One long-running dispute has been given a final stamp by the Federal Communication Commission when the FCC dismissed a long-awaited construction permit application from Costa Mesa Hispanic Community Radio.
After the company applied for a CP for a new low-power FM station in 2013 in Costa Mesa, Calif., its application was met with a quick objection from REC Networks, the LPFM advocacy group.
REC said this application was not truly local and not filed by a local organization — but instead was instigated on behalf of a much larger organization with many other holdings. REC Networks pointed to Antonio Cesar Guel, president and CEO of Hispanic Christian Community Network, who was listed as the technical contact for the Costa Mesa application. REC has noted that previous Guel-related applications were questionable in nature and violated the spirit of the Local Community Radio Act.
In March of this year, the Media Bureau issued a Letter of Inquiry (LOT) to Costa Mesa requesting information to confirm several facts in its application, including documentation concerning its board of directors and its headquarters; a narrative explaining what parties completed the application and subsequent amendments; and a confirmation that certifications made in the application were accurate.
Some of these issues were raised as a concern by REC in objections it submitted to the FCC.
Costa Mesa did not respond to the letter of inquiry, and so the Costa Mesa application was formally dismissed by the commission.
“[The] dismissal is a small victory in the community’s efforts to promote integrity in the LPFM licensing process,” REC Networks said.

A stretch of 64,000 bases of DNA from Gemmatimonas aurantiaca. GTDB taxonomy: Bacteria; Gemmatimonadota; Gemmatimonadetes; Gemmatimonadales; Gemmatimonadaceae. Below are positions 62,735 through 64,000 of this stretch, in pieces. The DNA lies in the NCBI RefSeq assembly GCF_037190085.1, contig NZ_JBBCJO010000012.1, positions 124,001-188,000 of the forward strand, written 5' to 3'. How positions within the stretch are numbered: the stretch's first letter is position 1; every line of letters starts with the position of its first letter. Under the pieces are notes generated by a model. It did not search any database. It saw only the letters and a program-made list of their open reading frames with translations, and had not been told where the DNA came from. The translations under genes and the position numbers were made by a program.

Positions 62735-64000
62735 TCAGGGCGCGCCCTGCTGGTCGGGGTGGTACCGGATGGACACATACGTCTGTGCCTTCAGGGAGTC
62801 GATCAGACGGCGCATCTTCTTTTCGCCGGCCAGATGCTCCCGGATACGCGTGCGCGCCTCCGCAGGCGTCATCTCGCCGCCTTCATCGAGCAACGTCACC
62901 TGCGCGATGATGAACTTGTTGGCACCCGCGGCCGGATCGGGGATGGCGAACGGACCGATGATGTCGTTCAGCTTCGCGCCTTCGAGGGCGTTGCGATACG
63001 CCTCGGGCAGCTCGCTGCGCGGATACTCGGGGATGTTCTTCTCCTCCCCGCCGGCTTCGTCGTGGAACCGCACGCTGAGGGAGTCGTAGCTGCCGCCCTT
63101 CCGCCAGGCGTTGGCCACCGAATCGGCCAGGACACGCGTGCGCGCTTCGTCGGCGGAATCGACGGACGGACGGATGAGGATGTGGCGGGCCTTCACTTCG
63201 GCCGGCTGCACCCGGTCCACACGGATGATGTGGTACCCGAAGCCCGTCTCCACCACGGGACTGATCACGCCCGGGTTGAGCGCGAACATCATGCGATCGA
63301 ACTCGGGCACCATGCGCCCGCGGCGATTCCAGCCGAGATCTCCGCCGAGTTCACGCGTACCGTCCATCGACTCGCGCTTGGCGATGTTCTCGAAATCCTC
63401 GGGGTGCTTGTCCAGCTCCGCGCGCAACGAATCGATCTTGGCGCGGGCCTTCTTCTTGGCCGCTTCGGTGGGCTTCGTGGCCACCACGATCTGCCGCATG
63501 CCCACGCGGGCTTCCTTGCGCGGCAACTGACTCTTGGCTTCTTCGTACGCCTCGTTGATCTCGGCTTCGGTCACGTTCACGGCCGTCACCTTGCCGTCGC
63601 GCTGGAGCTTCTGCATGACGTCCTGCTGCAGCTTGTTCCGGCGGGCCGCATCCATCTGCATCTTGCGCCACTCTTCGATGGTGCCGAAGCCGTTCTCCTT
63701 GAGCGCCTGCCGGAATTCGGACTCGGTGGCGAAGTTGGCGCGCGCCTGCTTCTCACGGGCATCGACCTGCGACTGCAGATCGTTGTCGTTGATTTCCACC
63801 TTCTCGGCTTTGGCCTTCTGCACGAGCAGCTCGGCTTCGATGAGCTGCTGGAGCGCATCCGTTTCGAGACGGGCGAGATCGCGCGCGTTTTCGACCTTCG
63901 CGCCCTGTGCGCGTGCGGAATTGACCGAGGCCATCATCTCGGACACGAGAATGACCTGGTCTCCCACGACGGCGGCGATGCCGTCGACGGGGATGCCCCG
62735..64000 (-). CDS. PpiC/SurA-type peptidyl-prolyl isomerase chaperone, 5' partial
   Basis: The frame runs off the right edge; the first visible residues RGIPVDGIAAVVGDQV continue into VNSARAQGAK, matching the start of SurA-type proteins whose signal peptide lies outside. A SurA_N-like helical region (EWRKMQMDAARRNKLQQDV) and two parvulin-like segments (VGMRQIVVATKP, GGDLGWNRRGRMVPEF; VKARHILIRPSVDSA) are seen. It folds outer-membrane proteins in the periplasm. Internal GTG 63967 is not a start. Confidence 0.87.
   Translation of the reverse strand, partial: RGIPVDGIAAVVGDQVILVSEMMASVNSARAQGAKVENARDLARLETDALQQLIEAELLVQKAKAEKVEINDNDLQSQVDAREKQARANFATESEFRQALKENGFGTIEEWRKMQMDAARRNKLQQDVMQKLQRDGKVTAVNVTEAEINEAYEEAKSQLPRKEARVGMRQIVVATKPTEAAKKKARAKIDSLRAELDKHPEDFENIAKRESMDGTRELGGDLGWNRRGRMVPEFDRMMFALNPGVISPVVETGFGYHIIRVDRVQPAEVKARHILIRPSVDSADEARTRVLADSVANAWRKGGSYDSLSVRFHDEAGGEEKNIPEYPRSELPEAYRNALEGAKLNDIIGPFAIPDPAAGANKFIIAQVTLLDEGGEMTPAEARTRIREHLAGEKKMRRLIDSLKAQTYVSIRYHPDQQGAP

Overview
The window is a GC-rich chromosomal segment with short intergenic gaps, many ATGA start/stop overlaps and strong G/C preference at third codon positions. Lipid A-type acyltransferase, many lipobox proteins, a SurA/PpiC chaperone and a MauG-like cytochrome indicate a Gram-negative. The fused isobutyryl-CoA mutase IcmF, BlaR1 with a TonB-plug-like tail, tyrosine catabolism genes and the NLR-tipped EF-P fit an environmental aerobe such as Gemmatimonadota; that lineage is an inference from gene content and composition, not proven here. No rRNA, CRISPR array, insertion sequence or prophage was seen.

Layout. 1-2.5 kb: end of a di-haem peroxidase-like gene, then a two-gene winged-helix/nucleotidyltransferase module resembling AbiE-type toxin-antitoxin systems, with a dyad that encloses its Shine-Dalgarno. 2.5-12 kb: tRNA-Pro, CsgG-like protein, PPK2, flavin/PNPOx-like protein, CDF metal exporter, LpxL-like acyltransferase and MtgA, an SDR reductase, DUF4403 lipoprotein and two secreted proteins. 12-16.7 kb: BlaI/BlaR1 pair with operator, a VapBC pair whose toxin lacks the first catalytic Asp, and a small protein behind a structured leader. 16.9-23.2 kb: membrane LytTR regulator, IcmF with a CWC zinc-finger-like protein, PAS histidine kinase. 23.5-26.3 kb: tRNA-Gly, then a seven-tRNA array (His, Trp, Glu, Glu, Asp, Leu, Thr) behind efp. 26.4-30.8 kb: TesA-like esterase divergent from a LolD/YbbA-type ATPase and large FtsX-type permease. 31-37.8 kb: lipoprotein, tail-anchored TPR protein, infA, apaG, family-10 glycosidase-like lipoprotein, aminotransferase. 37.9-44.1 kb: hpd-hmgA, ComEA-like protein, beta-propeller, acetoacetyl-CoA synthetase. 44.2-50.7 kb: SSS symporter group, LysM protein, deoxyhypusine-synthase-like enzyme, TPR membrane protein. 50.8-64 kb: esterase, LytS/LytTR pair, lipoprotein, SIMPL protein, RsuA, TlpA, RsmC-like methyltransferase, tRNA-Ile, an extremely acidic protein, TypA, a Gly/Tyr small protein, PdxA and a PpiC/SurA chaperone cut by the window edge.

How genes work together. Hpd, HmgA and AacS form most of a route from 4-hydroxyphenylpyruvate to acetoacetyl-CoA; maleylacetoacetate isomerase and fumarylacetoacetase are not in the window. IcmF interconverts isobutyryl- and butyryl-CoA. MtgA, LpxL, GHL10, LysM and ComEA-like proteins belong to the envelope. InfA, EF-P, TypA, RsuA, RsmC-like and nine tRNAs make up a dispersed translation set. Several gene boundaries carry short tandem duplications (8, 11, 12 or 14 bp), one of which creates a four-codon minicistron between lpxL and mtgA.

REC also recently posted information on its website about another Guel-related application. In its submission, REC points to an affidavit submitted to the commission that reveals that South Miami Hispanic Community Radio, which was applying for a CP for an LPFM in Miami, was not created by the individual named on the application but was created by Guel.
“REC feels that it is now time to investigate [other Guel-related applications] to assure that they were appropriately granted and if not, then the construction permits need to be rescinded or cancelled and, if any licenses were issued, designate for hearing for revocation,” REC said on its statement. “We will likely find that the original parties on those original applicants never existed in the first place, and that false statements were also made regarding addresses.
“It is time to finally stop this abuse of LPFM and bring integrity back to the service,” REC said.